That should have been the end of the Misfits as anything other than a cult band, but the bizarro-world factor would not be denied. In 1996, at roughly the same time as Sammy Hagar's departure from Van Halen, Jerry and Doyle revived the dormant Misfits and hit the road with a new vocalist and yet another in a long line of drummers. They released American Psycho, the first new Misfits material in 14 years, in 1997. Famous Monsters followed two years later, and then things really got weird. Doyle and Jerry licensed their likenesses to a toy company, and all of a sudden the Misfits were action figures. And then, to put the capital A in "action," they entered the cartoon universe of professional wrestling while continuing to tour as a legitimate punk band. Kind of shows Alex and Eddie's rotating-singer drama up for the sorry soap opera it is, doesn't it?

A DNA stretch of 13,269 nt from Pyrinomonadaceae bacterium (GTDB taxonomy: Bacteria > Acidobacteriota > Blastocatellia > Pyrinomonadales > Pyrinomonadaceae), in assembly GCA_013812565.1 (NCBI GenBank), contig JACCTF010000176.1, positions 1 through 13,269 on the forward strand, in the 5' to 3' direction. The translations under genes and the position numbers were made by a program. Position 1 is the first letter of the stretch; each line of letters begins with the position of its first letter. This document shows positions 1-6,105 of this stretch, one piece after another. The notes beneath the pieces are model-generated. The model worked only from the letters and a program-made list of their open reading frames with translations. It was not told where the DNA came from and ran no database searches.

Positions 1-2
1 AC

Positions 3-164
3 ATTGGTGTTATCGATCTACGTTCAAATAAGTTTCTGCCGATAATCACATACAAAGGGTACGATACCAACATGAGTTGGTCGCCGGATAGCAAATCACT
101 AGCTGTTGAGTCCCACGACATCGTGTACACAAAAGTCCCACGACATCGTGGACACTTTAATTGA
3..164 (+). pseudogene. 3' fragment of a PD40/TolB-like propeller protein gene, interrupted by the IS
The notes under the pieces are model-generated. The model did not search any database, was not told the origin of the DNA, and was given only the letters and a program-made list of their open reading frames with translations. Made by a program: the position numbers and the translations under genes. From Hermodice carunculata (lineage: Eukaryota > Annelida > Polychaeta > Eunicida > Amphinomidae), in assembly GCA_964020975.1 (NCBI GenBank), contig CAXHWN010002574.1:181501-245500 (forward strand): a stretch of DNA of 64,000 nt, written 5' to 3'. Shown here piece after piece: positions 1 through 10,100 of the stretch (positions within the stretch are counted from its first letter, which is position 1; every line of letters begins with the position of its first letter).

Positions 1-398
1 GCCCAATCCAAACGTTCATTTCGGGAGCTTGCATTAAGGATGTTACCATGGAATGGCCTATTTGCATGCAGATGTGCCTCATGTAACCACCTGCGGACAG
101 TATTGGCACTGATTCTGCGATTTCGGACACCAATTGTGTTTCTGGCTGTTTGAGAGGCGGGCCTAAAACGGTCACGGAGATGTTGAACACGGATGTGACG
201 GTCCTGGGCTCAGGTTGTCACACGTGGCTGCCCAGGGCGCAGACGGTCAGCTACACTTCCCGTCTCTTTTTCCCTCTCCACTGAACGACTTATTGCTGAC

Traditionalists will whine, "It's not really the Misfits without Glenn," but piss on that. Sure, Glenn wrote all those great songs, but does he play "Return of the Fly" in concert? Nope. Has he written a song as kick-ass as "She" or "Bullet" since leaving the Misfits? Again, nope. The Misfits not only play the old songs, they rock the shit out of them. And they have learned to write some pretty decent ghoul-rock songs that carry on the tradition they started back in 1977. Jerry and Doyle have succeeded in bringing one of the greatest bands ever back from limbo: What more can you ask of them? And as for Glenn, well, there's supposedly a singing slot up for grabs in Van Halen again. Now that would be really bizarre.